Wednesday, March 30, 2011
Race Car Of The Day: March 30, 2011
Today's car of the day is Zylmex's 1979 Chevrolet Camaro IROC racer.
The second generation Chevrolet Camaro is a pony car by the Chevrolet division of General Motors produced for the 1970 through 1981 model years. It was introduced February 26, 1970 It was longer, lower, and wider than the first generation Camaro, and is "widely considered the best all-around domestic musclecar ever produced." A convertible body-type was no longer available. GM engineers have said the second generation is much more of "A Driver's Car" than its predecessor.
For more information and pictures of the real car please visit: Chevrolet Camaro & International Race of Champions
Matchbox did the third generation IROC Camaro (by repainting their existing Camaro casting as an IROC racer) and this Zylmex is the only example of the second generation IROC racer. This was a recent purchase from Pegers. Thanks Dan!
International Race of Champions, better known as IROC, was an auto racing competition, promoted as an equivalent of an All-Star Game or The Masters. Drivers raced identically-prepared stock cars set up by a single team of mechanics in an effort to make the race purely a test of driver ability. It was run with a small field of invited drivers (6-12). It was created and developed in 1972 by David Lockton, the developer of the Ontario Motor Speedway, and launched in 1973 with Mark Donohue being the first driver to win the championship, in 1974. The cars used that year were Porsche Carrera RSRs. Donohue's win in the fourth and last race of that season was his last win as he died in a Formula One practice the next season. The series was not run in 1981, 1982, or 1983.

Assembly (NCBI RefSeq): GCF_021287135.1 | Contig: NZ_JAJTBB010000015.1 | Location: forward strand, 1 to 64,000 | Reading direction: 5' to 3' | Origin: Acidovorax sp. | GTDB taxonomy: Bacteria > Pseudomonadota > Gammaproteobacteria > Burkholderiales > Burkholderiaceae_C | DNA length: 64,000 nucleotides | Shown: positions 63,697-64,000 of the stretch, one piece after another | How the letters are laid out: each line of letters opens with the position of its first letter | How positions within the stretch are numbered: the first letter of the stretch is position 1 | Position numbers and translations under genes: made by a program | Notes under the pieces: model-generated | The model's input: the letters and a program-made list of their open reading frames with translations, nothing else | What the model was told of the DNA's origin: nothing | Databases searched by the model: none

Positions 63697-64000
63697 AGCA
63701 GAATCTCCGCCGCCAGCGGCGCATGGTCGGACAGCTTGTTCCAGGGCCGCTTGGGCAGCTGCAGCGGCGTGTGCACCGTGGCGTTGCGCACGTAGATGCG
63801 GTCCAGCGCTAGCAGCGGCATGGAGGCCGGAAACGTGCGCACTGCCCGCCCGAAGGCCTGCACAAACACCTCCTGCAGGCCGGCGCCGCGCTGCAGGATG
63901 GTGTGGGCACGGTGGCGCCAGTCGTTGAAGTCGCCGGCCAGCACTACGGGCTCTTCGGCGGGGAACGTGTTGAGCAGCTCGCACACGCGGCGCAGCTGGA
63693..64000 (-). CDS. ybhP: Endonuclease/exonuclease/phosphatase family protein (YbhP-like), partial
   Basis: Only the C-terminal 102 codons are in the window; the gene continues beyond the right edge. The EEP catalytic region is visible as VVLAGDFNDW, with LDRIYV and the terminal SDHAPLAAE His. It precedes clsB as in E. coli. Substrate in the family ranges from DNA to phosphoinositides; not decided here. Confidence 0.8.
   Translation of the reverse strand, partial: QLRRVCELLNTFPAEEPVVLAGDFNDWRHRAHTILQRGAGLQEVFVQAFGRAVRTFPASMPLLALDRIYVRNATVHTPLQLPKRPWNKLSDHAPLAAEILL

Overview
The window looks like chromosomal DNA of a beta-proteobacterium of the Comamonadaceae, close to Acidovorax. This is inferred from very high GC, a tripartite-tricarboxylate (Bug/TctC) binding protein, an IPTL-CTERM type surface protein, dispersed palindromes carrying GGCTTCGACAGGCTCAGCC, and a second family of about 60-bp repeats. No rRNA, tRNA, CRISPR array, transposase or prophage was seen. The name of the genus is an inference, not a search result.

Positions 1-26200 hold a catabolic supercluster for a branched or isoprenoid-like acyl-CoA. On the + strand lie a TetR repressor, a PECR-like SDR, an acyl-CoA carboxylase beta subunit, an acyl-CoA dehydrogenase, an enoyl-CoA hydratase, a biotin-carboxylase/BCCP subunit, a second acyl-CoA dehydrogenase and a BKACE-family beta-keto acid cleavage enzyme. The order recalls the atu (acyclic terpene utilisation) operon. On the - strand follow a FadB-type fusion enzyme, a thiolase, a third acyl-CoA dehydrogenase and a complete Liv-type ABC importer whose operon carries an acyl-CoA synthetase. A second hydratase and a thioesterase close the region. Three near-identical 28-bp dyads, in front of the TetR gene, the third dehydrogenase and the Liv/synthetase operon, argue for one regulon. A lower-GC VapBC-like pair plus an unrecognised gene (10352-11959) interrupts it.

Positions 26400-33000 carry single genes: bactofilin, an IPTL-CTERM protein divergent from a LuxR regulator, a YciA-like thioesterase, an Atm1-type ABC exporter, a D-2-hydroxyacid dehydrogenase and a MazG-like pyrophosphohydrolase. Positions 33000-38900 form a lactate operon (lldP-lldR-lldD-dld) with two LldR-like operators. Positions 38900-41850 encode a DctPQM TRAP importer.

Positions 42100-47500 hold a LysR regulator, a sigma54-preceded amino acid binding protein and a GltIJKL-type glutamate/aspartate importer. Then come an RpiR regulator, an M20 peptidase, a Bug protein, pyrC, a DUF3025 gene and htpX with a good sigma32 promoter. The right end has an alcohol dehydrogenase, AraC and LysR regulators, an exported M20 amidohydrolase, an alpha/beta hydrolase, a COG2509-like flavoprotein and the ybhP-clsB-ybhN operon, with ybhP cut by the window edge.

In 2007, IROC could not find a sponsor and postponed the first two races at Daytona and Texas. IROC went on hiatus for 2007 hoping to return with sponsor in 2008. In March 2008, IROC auctioned off its tools, equipment, cars, and memorabilia, and went out of business.